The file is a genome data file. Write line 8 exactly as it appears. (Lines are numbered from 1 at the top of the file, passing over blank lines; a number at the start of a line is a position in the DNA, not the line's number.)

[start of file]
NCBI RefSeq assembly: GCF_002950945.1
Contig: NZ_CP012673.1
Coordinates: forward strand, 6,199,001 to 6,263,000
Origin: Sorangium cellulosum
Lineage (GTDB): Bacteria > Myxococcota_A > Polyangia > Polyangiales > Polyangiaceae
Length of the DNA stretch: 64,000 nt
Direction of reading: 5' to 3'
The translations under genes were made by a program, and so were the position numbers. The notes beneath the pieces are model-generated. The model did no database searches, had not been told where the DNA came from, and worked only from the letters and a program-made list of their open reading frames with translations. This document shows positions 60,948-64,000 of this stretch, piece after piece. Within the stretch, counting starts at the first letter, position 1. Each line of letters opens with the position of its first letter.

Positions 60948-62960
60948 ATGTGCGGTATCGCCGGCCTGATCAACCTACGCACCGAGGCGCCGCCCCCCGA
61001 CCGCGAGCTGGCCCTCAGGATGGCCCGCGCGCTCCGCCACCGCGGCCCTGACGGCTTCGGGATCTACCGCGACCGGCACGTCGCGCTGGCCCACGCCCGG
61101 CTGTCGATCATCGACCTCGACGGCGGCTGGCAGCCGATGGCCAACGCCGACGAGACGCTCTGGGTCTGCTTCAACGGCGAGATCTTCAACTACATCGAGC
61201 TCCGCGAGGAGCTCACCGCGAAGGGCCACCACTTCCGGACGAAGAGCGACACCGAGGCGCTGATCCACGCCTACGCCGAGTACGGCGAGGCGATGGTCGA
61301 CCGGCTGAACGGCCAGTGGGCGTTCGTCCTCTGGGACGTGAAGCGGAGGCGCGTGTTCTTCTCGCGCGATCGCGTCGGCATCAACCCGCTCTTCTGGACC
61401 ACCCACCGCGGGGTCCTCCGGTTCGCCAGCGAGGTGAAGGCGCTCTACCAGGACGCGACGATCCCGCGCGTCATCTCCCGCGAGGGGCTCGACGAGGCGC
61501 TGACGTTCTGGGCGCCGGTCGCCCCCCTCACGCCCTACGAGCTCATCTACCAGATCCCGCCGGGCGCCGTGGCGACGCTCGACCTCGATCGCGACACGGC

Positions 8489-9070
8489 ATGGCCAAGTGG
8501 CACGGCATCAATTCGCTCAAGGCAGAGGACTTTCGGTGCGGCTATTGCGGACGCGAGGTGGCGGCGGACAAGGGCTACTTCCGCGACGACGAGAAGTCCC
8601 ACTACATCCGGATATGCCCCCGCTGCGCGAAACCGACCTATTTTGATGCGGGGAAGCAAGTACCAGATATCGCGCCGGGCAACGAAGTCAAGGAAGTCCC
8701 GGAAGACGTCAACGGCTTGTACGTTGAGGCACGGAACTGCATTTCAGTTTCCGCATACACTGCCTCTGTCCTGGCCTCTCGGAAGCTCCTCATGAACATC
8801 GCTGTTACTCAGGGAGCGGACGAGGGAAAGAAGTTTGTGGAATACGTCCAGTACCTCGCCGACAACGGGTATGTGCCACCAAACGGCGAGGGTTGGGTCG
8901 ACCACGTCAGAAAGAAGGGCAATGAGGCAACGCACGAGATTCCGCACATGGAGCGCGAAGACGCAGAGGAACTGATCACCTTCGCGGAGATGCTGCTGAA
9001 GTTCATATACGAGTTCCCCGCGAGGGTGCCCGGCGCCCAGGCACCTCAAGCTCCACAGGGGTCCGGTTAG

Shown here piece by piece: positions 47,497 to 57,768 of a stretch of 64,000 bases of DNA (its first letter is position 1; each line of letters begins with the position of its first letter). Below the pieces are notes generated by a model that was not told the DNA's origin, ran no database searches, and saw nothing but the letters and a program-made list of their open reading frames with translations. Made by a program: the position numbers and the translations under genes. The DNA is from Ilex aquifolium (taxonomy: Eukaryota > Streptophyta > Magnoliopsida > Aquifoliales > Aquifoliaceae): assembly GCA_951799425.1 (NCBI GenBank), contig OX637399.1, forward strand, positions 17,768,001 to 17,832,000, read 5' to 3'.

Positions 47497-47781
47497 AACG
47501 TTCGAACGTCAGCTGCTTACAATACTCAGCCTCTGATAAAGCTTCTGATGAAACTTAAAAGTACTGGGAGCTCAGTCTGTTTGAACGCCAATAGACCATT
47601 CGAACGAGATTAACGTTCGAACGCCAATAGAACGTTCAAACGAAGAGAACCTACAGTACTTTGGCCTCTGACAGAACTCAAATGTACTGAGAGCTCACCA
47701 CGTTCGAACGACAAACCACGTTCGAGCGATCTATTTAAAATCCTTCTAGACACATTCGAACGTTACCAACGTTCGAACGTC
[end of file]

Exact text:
The translations under genes were made by a program, and so were the position numbers. The notes beneath the pieces are model-generated. The model did no database searches, had not been told where the DNA came from, and worked only from the letters and a program-made list of their open reading frames with translations. This document shows positions 60,948-64,000 of this stretch, piece after piece. Within the stretch, counting starts at the first letter, position 1. Each line of letters opens with the position of its first letter.